Wednesday, February 25, 2004
Rufus Wainwright wasted no time bonding with his Liberty Hall audience Monday night.
"So, I'm back," he said. "Have you missed me?"
The ensuing roar, punctuated by lustful screams of misled teenage girls, seemed a definitive "yes."
Wainwright gifted the masses with a knowing grin in response.
Such is the life of a wanton balladeer with a penchant for rocking out.
But such a characterization of Wainwright might just be a bit too tidy. After all, this is a complicated guy. With quasi-matinee idol looks and a crush on all things obscure, Wainwright swims in a sea of funky juxtapositions. And his music reflects the beautiful struggle to stay afloat.
The man obviously loves a soaring goth anthem -- his two-hour set, featuring songs from both 2001's "Poses" and 2003's "Want One," is chock-full of them. Yet the Canadian crooner seems just as content to curl up alone on his piano bench, with only a simple melody to keep him warm. And most often, Wainwright's music falls somewhere in the middle, alternating between charming gypsy shuffles and near-country charts delivered in his trademark nasal whine.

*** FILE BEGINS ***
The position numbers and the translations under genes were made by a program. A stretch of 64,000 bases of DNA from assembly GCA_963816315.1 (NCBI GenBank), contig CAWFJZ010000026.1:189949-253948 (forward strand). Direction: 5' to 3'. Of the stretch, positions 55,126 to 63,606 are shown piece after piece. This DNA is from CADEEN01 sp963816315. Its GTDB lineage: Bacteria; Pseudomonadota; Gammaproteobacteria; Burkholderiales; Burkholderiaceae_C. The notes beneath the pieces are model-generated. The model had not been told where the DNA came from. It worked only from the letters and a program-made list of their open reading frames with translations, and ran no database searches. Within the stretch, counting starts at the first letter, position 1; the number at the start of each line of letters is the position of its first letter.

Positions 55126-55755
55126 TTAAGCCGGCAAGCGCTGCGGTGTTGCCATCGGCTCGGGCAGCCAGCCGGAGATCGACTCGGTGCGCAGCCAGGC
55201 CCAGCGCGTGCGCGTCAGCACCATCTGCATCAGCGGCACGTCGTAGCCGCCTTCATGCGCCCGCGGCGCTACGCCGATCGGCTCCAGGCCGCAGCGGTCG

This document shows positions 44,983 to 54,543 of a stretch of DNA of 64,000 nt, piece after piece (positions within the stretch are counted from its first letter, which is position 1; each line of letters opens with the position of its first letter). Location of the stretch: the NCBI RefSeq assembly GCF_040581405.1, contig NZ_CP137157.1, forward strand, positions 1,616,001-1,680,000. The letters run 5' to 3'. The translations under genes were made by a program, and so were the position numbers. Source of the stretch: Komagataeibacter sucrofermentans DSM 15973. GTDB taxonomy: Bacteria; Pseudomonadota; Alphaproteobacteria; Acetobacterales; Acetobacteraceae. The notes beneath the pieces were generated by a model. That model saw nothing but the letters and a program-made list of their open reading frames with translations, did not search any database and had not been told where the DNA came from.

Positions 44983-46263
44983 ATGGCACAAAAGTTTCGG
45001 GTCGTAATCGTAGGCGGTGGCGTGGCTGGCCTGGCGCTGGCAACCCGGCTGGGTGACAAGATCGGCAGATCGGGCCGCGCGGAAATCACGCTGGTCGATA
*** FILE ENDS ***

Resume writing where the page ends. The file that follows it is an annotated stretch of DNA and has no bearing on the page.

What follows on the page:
Call it musical schizophrenia or a reluctance to commit. Whatever it is, it works. And Wainwright knows it.
The concert was an admittedly energetic affair, with the singer/songwriter hopping between the piano and his guitar at an impressive pace. Let it never be said the man doesn't like to keep things moving. Highlights of the eclectic set included the ballad "Natasha," ("the only song I've ever written about someone besides myself," he admitted), a cover of the forever lovely Leonard Cohen tune "Hallelujah," (though Wainwright comically struggled to remember the words) and "Vibrate," a tongue-in-cheek ode to modern love.
"Rufus, you rock," a breathless female fan yelled out.
"Yes, yes I do," Wainwright replied. "I rock."
And so it was that two hours and two encores later, Wainwright schlepped off the stage in his glitter-encrusted sandals, a black cape trailing behind him.
The house lights came up; a collective sigh rose from the audience.
"That was really amazing," one fan turned and said to her friend. "But really, I feel completely confused."
Score one for Rufus, the master of musical confliction.